ZetaClass is a comprehensive webinar series on dynamic and electrophoretic light scattering where our experts walk you through the basic measuring principles, data interpretation and tests performed to gauge data quality. Whether you are a new or advanced user of light scattering solutions, we will answer all your questions.

Nanoparticles provide crucial functionality across a wide range of materials, applications and sectors. Dynamic light scattering analysis, together with zeta potential information, allows us to confidently measure the size distribution profiles of particles in the sub-micron range as well as asses the behaviour of these nanoparticles in suspensions.


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DLS measures Brownian motion and relates this to the size of the particles. Brownian motion is the random movement of particles due to the bombardment by the solvent molecules that surround them. Normally DLS is concerned with measurement of particles suspended within a liquid. The velocity of the Brownian motion is defined by a property known as the translational diffusion coefficient (usually given the symbol, D).

The Hydrodynamic Diameter is a value that refers to how a particle diffuses within a fluid and this is the size of a particle that is calculated from the translational diffusion coefficient using the Stokes-Einstein’s equation. This in turn is dependent upon various factors such as Temperature, surface structure, ionic strength of the medium etc.

This week we shall discuss the Basic Measurement Principles used in Dynamic Light Scattering (sometimes referred to as Photon Correlation Spectroscopy or Quasi-Elastic Light Scattering) for measuring the size of particles typically in the sub-micron region.

The physical components and features of a dynamic light scattering (DLS) instrument along with the instrument’s technical specications are obviously important considerations when purchasing a new system. The purchase of a light scattering system, however, sometimes requires multiple researchers or several labs to work together to nd an instrument that suits the needs of everyone involved. It is in these cases where the answer to the “What type of samples will I be analyzing” question becomes complex because not only must you understand your own samples but you must then also understand the needs of others who will be sharing the instrument.

Every model of DLS instrument has its own strengths and weaknesses and there are usually trade-offs involved when considering a wide range of applications or sample types. The best model to choose would be the one which suits and is meant for satisfying that specific application area. This week we shall discuss the different models of the Zetasizer range offered by Malvern Panalytical and their advantages.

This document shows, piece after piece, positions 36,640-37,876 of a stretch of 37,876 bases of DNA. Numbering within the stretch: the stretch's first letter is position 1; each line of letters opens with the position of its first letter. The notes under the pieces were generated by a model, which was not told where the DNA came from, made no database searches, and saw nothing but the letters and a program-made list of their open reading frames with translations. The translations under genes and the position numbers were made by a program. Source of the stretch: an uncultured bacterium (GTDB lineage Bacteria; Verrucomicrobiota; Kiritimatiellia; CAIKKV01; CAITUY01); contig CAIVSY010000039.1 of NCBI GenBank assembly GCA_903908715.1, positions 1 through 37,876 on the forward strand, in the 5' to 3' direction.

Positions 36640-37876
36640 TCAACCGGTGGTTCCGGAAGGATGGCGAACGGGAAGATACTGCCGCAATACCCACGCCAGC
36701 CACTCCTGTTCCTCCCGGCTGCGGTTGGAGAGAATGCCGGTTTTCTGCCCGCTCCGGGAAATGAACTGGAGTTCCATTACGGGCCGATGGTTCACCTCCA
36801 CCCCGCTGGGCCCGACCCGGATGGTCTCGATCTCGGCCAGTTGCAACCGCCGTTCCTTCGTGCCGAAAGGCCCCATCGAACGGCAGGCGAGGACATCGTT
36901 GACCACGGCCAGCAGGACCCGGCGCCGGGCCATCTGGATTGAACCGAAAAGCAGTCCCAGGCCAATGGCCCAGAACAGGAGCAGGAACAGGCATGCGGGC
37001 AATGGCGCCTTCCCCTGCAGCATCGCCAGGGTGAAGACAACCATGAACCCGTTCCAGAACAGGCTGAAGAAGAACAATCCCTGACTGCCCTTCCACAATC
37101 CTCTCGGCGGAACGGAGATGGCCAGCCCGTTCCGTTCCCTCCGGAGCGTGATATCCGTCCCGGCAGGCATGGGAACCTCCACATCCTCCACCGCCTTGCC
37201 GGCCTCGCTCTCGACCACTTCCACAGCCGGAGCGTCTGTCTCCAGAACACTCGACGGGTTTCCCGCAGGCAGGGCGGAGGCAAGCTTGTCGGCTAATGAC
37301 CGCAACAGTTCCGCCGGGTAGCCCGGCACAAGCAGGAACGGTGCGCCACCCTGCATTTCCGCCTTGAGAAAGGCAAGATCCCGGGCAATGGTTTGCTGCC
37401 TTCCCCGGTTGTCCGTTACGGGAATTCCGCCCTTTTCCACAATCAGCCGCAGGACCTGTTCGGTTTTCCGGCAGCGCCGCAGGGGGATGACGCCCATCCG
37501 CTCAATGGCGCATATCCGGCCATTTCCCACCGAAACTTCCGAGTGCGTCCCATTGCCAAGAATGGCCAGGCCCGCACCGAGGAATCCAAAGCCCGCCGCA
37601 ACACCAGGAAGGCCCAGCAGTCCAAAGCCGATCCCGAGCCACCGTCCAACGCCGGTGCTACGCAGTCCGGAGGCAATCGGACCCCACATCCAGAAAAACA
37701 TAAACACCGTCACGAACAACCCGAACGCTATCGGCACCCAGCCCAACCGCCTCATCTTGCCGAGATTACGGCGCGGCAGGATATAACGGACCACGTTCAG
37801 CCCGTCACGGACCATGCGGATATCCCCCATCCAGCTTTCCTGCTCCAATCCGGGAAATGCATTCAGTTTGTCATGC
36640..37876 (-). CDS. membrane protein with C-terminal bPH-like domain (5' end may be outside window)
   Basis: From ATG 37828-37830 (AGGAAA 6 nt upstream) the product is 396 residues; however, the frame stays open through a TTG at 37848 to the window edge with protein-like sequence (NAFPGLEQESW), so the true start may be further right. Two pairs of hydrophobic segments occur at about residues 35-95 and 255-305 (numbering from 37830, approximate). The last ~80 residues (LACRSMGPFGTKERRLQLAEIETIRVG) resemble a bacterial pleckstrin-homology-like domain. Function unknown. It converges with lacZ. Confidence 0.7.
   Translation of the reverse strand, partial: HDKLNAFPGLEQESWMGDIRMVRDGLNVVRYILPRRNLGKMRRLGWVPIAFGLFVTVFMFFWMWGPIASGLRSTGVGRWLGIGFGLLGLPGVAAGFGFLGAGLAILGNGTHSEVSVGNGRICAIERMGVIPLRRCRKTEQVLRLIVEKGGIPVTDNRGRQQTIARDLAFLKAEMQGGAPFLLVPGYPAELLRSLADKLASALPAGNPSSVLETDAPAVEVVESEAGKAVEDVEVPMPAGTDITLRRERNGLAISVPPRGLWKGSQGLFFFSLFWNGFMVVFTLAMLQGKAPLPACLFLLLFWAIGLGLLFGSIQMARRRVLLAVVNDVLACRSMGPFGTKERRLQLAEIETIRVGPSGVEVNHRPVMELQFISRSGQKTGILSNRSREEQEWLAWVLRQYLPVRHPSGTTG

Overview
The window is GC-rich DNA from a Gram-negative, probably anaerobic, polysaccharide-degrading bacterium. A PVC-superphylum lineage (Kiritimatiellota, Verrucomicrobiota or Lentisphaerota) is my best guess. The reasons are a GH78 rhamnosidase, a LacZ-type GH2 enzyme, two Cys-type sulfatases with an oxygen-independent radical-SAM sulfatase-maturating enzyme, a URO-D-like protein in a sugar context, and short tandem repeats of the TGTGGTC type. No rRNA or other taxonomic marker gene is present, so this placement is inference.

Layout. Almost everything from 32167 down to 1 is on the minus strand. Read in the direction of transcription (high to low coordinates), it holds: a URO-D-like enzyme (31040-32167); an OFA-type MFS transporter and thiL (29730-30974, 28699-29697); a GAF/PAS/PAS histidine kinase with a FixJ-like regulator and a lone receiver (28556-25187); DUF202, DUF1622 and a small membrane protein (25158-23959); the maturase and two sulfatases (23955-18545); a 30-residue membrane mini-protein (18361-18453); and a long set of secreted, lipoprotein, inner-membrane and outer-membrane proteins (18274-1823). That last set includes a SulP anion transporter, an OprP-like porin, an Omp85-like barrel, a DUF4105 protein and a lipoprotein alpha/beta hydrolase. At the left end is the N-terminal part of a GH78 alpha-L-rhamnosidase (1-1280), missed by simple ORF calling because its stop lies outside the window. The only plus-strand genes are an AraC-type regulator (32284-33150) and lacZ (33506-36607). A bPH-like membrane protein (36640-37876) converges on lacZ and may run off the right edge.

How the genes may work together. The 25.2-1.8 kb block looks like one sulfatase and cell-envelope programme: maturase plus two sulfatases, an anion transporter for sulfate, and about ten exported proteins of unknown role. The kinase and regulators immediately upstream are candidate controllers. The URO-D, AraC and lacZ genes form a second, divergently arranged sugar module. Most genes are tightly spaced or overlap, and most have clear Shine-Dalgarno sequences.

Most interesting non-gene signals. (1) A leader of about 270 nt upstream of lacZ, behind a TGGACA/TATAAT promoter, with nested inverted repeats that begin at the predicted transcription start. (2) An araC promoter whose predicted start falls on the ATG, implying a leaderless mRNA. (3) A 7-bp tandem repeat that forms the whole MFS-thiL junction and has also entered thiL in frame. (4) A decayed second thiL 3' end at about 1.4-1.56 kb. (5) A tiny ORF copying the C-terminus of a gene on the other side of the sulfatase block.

This session is led by Dr Anand Tadas, Malvern Panalytical's regional application specialist who has a wealth of knowledge in biologicals and DLS. Interested to improve your R and D / manufacturing process and gain more knowledge about the applications of particle size distribution using DLS? Scroll down to register your interest for our series of biopharma webinars.

Summary

Measurement type:
Particle size
Zeta potential
Date:
October 07 2020 - October 07 2020
Time:
14:00 - 15:00
Western Australia Time [Australia]
Event type:
Webinar - Live
Language:
English
Products:
Zetasizer range
Technology:
Light Scattering
Multi-Angle Dynamic Light Scattering (MADLS)
Industry:
University
Service labs/Integrators
Manufacturing, Research and Analytical Services
Metals
Pharmaceutical
Personal Care Products
Polymers
Chemicals/Coatings
Food and Beverages
Agrochemicals
Advanced Manufacturing
Nanomaterials
Oils, Fuels and Chemicals

Agenda

Who should attend ?
- Anyone interested in learning about Dynamic Light Scattering.
- R and D Scientists working in the fields of synthesis and formulation of nanomaterials, dispersions and applications of nano-materials in bio-pharma, vaccine research , pharmaceutical development etc.

Speakers

Dr Anand Tadas , Regional Technical Specialist at Malvern Panalytical

Dr Tadas heen associated with Malven Panalytical for more than 10 years. He specializes in the Nanometrics product ranges. Anand received his Ph.D. in Physical Chemistry (colloidal science) from Mumbai India. He is a holder of 3 patents on inert metal processing which are licensed. He has also guided 4 students for their Masters (M.Tech) programmes. At present, Dr Tadas is focusing on using the orthogonal characterization of materials particularly in the delivery applications across different sectors.

FAQ

Why should I attend ? What will I learn ?
1. How Dynamic Light Scattering technology works
2. What are its limitations
3. How the traditional limitations of DLS can be mitigated using MADLS and Adaptive correlation
4. Learn about the differences between the different DLS models to select the most suitable instrument for your application.


How long is this webinar?
60 minutes is the intended speaker time with additional time for addressing queries.

More information

Join our free series of nanoparticle analysis related webinars

- Webinar 1: Intro to Dynamic Light Scattering and its applications towards vaccine research, formulation and development. More info
- Webinar 2: Better particle size analysis and interpretation of dynamic light scattering data: recognising good vs bad data and practical tips on sample preparation and analysis.  More info
- Webinar 3: Nanomedicine involving complex composition and the criteria for using nanoparticle tracking analysis.

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